Last Updated: Wednesday, 25 May 2016, 08:28 GMT

Cypriot leaders discuss property issues in UN-sponsored talks on reunification

Publisher UN News Service
Publication Date 6 September 2011
Cite as UN News Service, Cypriot leaders discuss property issues in UN-sponsored talks on reunification, 6 September 2011, available at: [accessed 25 May 2016]
DisclaimerThis is not a UNHCR publication. UNHCR is not responsible for, nor does it necessarily endorse, its content. Any views expressed are solely those of the author or publisher and do not necessarily reflect those of UNHCR, the United Nations or its Member States.
Greek Cypriot and Turkish Cypriot leaders today held the first of two meetings this week devoted to property issues, among the thorniest in the ongoing United Nations-sponsored talks to reunify the Mediterranean island that has been split for almost 50 years.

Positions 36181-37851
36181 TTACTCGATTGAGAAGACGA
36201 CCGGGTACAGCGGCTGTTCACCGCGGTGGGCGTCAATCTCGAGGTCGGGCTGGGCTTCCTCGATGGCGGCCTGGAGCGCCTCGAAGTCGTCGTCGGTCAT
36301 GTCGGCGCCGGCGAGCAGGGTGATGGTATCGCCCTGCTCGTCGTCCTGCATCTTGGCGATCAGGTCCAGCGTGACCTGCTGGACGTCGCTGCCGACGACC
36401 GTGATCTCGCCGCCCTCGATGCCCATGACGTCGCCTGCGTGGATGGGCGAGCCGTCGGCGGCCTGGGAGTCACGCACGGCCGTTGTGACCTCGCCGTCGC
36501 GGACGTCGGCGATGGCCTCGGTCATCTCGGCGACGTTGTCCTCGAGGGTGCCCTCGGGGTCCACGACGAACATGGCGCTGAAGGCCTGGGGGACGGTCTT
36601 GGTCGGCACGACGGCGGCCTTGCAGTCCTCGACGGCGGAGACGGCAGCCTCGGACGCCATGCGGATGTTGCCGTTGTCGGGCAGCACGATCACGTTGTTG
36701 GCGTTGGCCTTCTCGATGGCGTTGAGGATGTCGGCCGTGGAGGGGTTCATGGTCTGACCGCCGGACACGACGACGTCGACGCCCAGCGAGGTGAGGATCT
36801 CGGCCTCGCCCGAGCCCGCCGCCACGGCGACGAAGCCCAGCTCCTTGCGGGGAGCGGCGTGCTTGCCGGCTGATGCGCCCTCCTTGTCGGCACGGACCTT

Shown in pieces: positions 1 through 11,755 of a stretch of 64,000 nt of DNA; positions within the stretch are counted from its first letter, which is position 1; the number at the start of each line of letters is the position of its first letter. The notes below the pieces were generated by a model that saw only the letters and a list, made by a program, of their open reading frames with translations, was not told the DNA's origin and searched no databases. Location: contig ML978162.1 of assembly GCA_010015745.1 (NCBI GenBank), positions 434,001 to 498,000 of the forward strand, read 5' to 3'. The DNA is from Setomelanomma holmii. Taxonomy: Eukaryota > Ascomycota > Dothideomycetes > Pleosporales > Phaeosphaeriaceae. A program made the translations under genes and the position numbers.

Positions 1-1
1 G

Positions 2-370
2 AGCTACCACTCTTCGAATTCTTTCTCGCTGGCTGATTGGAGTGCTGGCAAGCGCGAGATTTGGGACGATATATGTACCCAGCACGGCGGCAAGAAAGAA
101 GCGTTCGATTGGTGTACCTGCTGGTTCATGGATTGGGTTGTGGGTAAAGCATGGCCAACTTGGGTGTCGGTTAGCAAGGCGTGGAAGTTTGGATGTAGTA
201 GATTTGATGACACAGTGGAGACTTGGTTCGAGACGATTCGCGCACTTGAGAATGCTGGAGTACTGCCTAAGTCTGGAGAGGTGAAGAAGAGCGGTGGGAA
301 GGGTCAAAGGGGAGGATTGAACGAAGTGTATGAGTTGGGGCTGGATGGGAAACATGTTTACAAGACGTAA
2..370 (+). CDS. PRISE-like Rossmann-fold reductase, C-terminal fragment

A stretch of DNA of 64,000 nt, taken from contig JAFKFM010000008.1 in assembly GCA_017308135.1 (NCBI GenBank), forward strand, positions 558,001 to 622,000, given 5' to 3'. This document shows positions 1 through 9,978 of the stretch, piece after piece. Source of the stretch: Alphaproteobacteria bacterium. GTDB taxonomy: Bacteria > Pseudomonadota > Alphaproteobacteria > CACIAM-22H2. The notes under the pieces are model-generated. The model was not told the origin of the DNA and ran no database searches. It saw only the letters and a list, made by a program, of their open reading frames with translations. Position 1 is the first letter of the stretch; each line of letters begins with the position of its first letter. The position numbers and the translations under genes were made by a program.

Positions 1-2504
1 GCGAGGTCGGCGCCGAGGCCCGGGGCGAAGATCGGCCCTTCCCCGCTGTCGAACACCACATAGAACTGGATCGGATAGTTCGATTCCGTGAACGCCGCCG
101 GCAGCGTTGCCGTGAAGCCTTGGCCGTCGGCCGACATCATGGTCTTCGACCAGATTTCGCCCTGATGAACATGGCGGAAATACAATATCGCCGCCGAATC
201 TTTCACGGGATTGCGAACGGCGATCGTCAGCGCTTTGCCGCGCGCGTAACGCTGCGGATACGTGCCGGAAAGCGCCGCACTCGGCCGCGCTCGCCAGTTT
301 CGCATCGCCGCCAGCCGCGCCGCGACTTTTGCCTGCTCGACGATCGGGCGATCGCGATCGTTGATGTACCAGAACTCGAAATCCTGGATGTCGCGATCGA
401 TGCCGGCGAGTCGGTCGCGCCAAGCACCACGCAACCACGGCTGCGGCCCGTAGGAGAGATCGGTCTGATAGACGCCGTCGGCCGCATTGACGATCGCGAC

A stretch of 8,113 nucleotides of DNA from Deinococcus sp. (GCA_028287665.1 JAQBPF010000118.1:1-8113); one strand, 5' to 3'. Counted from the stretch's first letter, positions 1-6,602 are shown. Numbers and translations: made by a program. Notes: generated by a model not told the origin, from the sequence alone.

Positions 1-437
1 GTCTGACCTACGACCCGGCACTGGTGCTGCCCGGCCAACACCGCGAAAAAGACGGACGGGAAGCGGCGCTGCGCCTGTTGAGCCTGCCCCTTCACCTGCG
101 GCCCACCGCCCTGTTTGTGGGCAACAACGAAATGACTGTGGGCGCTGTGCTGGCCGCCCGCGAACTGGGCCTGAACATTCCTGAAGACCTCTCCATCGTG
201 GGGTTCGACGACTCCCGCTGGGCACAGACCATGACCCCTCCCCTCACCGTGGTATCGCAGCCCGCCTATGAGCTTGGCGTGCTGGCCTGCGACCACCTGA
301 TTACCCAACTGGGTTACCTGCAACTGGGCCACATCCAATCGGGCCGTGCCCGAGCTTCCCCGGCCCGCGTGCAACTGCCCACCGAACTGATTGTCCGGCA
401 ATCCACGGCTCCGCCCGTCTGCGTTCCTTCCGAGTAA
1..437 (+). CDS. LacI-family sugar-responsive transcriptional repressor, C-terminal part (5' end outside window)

"In an overall sense, the meeting was held in a good atmosphere – again, an example of both sides continuing to work hard to try to build convergences," Secretary-General Ban Ki-moon's Special Adviser on Cyprus, Alexander Downer, told reporters following the meeting between Greek Cypriot leader Dimitris Christofias and his Turkish Cypriot counterpart, Dervis Eroglu.

He noted that the two would meet again on Thursday after the two sides' officials discuss the complex proposals further today, and again tomorrow with the participation of UN property experts.

The UN-sponsored talks began in 2008 with the aim of setting up a federal government with a single international personality in a bi-zonal, bi-communal country, with Turkish Cypriot and Greek Cypriot constituent states of equal status.

The Greek Cypriots say those with property in the north should be able to seek reinstatement, while Turkish Cypriots say that if all property owners were allowed reinstatement, it would be impossible for Turkish Cypriots to secure bi-zonality. They want a ceiling on those who can have properties reinstated instead of compensation.

The UN has maintained a peacekeeping force on the island – known by its acronym UNFICYP – since 1964 when inter-communal fighting erupted, with a current strength of some 920 uniformed personnel and over 150 international and national civilian staff.

Mr. Downer said he would brief the Security Council via video link-up tomorrow on how the talks are going.

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